Khalil et al. (2000) reported how the addition of 1% malt improved the stability of the dough, flour strength, and dough weakening of composite flours. Agrahar-Murugkar et al. (2015) reported that the biscuits obtained from composite flours were preferable to biscuits obtained with soft wheat flour in terms of texture, physical, nutritional, and sensory attributes. Furthermore, they had higher organoleptic acceptability on the 9-point hedonic scale. In addition, Yang et al. (2020) highlighted how the addition of wheat malt flour improved the texture of cookies.

According to Dendy (1994), three elements are important for the selection of raw materials: availability, compatibility, and reasonable cost. Nowadays, Sicilian landrace flour varieties such as Maiorca, Russello, Timilia, Perciasacchi, or ancient varieties like Cappelli and Margherito, are now commercially accessible in Sicily (Visioli, 2021). In recent years, many products have been prepared from Maiorca wheat, such as white bread, biscuits, breadsticks, and wafers. Therefore, we undertook a study to investigate the impact of the partial replacement of soft wheat flour with landrace Maiorca malt flour on the characteristics of the dough and on consumer acceptability.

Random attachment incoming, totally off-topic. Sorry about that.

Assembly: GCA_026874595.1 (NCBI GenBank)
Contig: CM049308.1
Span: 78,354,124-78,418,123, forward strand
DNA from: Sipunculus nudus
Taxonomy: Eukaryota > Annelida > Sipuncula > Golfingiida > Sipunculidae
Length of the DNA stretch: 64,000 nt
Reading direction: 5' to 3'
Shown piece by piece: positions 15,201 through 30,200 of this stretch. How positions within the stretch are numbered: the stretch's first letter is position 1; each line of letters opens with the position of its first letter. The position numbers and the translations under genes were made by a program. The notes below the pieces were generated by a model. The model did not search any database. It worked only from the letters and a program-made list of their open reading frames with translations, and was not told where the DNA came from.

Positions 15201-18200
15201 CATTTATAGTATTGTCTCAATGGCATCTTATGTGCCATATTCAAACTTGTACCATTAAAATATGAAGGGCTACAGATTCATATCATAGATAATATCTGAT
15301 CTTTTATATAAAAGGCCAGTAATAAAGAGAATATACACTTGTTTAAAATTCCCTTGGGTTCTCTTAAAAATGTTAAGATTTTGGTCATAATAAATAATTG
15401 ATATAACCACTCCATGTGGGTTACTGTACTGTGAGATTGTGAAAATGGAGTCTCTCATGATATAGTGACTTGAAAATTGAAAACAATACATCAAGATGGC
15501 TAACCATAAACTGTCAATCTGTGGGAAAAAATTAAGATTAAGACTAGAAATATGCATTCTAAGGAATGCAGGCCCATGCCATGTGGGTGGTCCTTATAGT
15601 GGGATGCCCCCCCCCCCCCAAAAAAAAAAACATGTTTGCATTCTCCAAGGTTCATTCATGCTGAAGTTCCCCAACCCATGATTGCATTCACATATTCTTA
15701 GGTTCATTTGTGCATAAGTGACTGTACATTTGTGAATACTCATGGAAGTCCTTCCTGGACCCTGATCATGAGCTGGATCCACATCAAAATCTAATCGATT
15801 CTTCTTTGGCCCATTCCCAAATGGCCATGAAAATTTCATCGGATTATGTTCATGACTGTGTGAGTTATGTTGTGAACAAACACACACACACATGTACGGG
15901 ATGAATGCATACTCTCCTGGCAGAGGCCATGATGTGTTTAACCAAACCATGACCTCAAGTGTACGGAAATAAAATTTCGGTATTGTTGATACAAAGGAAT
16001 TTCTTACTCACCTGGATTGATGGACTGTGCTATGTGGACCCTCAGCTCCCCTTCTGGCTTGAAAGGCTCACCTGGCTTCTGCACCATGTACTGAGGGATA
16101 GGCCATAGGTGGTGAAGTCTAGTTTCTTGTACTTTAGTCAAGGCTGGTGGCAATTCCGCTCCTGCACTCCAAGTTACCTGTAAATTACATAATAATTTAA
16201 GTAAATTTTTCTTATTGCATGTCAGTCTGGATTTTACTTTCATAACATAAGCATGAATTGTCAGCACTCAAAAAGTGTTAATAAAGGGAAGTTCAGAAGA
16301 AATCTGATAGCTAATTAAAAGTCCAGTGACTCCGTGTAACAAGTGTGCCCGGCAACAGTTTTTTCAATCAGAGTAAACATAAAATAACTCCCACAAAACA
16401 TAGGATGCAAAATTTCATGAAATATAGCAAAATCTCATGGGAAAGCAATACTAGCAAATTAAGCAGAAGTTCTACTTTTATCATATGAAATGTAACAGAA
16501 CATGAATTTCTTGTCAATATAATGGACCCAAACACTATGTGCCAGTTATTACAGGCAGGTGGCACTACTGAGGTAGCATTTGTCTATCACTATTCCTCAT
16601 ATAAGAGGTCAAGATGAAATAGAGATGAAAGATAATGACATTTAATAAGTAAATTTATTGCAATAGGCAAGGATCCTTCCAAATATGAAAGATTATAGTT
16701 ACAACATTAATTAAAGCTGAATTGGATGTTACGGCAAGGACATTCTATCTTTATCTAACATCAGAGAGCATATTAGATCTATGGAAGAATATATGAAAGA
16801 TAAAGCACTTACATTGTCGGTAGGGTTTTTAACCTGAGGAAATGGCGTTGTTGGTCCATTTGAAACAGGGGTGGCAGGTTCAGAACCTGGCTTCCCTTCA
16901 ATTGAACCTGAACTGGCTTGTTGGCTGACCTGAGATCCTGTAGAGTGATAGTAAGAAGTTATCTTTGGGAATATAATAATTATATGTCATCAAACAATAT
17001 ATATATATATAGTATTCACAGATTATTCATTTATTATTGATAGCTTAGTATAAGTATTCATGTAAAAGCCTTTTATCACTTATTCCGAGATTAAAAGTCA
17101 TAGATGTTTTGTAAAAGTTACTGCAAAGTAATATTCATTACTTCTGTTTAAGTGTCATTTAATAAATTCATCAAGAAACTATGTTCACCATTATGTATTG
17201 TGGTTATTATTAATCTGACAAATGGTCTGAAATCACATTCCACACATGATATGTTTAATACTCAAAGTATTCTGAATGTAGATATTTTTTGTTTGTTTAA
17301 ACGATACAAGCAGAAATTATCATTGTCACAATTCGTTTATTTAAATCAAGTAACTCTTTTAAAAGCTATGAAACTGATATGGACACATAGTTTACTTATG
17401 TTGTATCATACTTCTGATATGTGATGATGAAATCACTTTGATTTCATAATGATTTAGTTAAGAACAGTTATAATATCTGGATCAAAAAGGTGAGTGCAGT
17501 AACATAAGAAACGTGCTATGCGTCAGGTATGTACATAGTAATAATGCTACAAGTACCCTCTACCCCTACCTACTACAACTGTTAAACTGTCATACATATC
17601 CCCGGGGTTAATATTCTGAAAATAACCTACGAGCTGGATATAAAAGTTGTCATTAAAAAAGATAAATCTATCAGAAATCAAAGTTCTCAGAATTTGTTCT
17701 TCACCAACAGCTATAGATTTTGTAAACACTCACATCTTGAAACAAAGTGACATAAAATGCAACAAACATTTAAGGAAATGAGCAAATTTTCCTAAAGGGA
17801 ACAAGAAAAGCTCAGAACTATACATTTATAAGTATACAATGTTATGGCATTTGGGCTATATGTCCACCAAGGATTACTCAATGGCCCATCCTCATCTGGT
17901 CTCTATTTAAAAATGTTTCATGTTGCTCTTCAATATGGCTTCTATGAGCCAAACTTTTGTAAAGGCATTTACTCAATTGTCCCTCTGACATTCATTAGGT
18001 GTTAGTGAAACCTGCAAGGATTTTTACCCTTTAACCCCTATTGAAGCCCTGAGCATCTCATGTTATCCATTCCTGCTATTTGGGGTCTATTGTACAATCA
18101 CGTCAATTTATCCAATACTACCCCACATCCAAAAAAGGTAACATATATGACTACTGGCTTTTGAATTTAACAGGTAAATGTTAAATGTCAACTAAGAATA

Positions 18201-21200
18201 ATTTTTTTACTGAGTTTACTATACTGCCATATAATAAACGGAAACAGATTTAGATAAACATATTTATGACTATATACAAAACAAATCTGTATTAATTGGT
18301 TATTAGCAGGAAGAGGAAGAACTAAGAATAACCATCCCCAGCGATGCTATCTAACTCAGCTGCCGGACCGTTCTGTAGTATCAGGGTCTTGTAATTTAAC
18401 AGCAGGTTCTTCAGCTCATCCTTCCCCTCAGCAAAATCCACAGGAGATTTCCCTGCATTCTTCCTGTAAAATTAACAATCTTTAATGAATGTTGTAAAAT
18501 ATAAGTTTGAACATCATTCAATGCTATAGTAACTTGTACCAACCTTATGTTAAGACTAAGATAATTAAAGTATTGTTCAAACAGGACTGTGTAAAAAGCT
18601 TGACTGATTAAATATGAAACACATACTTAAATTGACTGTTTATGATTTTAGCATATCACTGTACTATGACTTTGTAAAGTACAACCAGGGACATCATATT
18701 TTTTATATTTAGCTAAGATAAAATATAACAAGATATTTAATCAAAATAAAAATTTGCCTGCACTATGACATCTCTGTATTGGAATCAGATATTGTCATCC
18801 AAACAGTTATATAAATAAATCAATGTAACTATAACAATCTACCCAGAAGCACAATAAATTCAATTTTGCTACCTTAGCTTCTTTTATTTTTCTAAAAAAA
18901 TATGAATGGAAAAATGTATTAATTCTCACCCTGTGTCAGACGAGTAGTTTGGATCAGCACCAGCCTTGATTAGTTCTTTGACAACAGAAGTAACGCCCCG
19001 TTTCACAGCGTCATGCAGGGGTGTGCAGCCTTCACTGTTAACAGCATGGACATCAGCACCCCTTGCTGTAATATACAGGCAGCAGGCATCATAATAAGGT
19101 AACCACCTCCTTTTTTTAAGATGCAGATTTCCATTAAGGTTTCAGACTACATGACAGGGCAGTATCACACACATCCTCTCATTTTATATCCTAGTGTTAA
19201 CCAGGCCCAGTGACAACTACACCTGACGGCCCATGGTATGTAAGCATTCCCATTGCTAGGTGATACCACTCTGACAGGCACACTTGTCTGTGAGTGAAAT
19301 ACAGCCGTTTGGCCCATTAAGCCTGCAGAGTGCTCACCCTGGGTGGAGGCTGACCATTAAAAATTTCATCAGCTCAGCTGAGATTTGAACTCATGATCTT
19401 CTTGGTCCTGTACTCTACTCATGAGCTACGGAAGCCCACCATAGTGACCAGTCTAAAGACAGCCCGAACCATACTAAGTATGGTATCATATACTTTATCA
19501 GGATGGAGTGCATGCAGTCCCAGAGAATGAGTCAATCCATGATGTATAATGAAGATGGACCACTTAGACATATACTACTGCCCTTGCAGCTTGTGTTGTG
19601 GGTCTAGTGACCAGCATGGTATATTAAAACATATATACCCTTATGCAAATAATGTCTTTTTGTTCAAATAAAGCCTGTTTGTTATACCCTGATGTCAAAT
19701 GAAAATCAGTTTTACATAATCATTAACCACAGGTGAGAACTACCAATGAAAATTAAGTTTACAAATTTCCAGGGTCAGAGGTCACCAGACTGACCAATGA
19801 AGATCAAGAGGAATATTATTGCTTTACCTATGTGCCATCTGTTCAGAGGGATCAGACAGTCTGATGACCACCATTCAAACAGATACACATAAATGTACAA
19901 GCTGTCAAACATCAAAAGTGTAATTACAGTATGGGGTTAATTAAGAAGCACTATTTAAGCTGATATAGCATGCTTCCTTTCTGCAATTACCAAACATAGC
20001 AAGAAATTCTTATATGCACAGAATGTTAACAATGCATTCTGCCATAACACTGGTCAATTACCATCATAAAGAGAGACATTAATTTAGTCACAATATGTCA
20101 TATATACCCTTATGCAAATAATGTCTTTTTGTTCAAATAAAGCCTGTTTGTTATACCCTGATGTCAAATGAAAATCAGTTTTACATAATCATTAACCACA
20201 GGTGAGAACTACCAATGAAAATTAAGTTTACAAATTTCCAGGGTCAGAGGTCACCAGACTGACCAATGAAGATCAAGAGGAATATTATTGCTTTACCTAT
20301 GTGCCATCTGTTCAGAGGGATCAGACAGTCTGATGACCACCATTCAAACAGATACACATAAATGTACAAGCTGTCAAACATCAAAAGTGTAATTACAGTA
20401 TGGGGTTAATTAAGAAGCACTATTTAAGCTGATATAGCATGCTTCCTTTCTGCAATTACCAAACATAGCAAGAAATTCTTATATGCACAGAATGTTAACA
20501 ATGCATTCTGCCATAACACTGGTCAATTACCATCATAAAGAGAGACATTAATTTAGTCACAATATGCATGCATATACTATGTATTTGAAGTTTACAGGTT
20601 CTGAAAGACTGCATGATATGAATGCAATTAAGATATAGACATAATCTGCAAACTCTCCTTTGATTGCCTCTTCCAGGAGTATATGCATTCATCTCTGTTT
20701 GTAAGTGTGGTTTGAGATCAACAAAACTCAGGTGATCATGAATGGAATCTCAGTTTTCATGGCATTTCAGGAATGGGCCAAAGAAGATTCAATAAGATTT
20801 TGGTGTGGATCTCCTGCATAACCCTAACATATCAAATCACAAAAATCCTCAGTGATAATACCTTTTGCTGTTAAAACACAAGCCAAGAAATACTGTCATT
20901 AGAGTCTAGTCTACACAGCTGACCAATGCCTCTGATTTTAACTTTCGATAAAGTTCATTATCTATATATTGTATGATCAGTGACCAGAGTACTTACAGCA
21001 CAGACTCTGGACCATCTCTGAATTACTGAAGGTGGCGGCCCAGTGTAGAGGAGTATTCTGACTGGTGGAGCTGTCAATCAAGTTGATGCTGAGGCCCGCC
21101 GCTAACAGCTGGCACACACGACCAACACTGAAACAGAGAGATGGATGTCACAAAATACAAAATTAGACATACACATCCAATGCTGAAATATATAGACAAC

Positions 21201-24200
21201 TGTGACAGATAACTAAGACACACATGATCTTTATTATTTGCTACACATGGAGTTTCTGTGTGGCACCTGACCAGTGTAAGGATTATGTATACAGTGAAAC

Materials and Methods


Maiorca wheat was supplied by a commercial cereal farm in Valledolmo (province of Palermo, Sicily). It was subsequently malted in an automatic malting system (PHOENIX BIOSYSTEMS Automatic Micromalting System). This malt was ground through a Cyclotec type 120 mill (Perten, Huddinge, Sweden) with a sieve of 500 μm to obtain flour. The other ingredients, such as soft wheat flour, malt flour, leavening agents, water, and sunflower oil were bought from the local market.